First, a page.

And that's a sentiment I can get behind.  The switch from defined-benefit to defined-contribution retirement plans was foisted on the American people with promises of "more choice" and "better control" over their own retirements, but has instead resulted in millions of financially illiterate workers who would have otherwise been taken care of at the end of a long career having to survive solely on social security.  Yes, the new system gave people more control, and hardly any of them were ready for the accompanying responsibility.

The folks on this web site are clearly not the target audience.  We generally understand both the theory and mechanics behind saving for retirement, and can use that system to our advantage.  I think it is important to note, however, that most Americans are not part of this community, do not have this knowledge, are too distracted to manage their own retirements, and will thus exit the workforce woefully underprepared for post-career financial management.

Jamesqf

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Re: Our Ridiculous Approach to Retirement
« Reply #5 on: July 22, 2012, 11:25:37 PM »
Read this earlier, and was struck - as I so often am by conventional retirement planning advice - by what appears to me a massive fallacy, the blanket assumption that I spend every cent I earn.

Quote
To maintain living standards into old age we need roughly 20 times our annual income in financial wealth. If you earn $100,000 at retirement, you need about $2 million beyond what you will receive from Social Security.

So in a good year, I earn close to $100K.  Out of that, I actually SPEND somewhere in the neighborhood of $30K.  Now surely, if I want to maintain my current standard of living in retirement, I need a stash that will produce $30K in income (plus taxes), not $100K.  Then figure that by the time I reach a conventional retirement age, I'll have the mortgage paid off, which will reduce outgo by ~$10K/year. 

So $2K/month (in current dollars) should be more than enough maintain my present standard of living, even ignoring what I might possibly collect from Social Security.  At a 4% return after inflation, that takes a stash of $600K, if I've done the math correctly. or only $400K if I use the article's 20X method.  Since I'm over the lower figure already, I'm not worried.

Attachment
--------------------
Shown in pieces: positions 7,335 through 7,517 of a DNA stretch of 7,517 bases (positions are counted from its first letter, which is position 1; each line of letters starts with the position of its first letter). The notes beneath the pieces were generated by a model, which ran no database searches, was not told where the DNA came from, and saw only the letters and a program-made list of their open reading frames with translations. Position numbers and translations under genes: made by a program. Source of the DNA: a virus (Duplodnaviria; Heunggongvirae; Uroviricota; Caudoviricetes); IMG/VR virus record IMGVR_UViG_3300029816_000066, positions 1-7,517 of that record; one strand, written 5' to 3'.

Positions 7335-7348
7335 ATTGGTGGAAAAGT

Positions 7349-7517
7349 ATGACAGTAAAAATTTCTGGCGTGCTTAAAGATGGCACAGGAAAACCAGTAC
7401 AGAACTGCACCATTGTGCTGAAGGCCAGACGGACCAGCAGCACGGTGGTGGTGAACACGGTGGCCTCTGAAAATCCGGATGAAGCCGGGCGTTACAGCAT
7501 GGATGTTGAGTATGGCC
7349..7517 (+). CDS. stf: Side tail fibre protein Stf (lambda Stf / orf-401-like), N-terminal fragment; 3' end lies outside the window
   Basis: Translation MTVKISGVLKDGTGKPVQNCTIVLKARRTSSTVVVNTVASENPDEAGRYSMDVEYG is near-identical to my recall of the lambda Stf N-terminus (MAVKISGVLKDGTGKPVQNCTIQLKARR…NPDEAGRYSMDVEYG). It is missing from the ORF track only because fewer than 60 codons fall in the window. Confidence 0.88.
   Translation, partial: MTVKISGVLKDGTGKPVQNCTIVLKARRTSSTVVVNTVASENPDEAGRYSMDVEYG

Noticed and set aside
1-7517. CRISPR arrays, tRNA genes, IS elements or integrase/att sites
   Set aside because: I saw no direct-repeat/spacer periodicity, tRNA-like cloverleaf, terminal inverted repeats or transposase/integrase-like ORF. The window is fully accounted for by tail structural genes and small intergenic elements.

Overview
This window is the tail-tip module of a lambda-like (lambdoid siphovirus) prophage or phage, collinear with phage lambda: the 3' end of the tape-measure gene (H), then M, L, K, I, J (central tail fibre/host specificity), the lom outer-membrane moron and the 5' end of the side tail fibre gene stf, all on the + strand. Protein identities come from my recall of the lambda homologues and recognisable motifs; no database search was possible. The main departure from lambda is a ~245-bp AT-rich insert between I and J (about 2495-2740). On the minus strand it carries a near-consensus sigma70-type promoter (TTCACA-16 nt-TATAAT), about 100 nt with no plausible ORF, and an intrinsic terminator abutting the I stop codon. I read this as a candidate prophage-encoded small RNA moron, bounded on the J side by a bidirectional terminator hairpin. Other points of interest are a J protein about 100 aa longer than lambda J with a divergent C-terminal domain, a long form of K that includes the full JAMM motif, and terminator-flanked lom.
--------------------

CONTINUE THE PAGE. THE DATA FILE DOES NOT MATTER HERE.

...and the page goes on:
arebelspy

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Re: Our Ridiculous Approach to Retirement
« Reply #6 on: July 22, 2012, 11:30:18 PM »
Read this earlier, and was struck - as I so often am by conventional retirement planning advice - by what appears to me a massive fallacy, the blanket assumption that I spend every cent I earn.


Yes, that is true, retirement planning should be based on expenses.

That said, the above assumption applies to most people.  So when retirement planning, it is true that they need to replace their income.

However, it should be pointed out to them that if they are spending all they earn, they aren't saving any, so they won't be able to replace any.  And that the less they spend, the less they need to replace (and the more they can save towards doing so).
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Jamesqf

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Re: Our Ridiculous Approach to Retirement
« Reply #7 on: July 22, 2012, 11:35:51 PM »
The switch from defined-benefit to defined-contribution retirement plans was foisted on the American people with promises of "more choice" and "better control" over their own retirements...

I have to disagree about that.  The main selling point for 401K/IRA plans is that they would be portable.  This was (and is) extremely important in a time when it was becoming less and less the norm to work for one company all your working life, or even to stay with one long enough to become vested in their pension plan.  They would also be independent of the company's future success, so that a bankruptcy or other failure wouldn't mean the disappearance of your pension.

Another point which the article glosses over is that to provide a retirement income (that's not derived from taxes on current workers), SOMEONE has to save & invest the necessary money.

arebelspy